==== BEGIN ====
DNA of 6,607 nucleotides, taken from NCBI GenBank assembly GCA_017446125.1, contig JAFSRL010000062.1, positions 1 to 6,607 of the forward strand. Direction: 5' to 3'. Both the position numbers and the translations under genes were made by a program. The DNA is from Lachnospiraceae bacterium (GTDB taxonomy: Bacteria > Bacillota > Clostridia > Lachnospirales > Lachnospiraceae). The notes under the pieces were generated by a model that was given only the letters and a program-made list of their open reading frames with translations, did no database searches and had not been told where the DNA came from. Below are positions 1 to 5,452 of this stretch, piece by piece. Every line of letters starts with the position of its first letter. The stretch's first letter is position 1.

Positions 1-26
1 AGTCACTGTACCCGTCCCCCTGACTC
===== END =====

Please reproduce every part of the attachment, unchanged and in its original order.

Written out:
DNA of 6,607 nucleotides, taken from NCBI GenBank assembly GCA_017446125.1, contig JAFSRL010000062.1, positions 1 to 6,607 of the forward strand. Direction: 5' to 3'. Both the position numbers and the translations under genes were made by a program. The DNA is from Lachnospiraceae bacterium (GTDB taxonomy: Bacteria > Bacillota > Clostridia > Lachnospirales > Lachnospiraceae). The notes under the pieces were generated by a model that was given only the letters and a program-made list of their open reading frames with translations, did no database searches and had not been told where the DNA came from. Below are positions 1 to 5,452 of this stretch, piece by piece. Every line of letters starts with the position of its first letter. The stretch's first letter is position 1.

Positions 1-26
1 AGTCACTGTACCCGTCCCCCTGACTC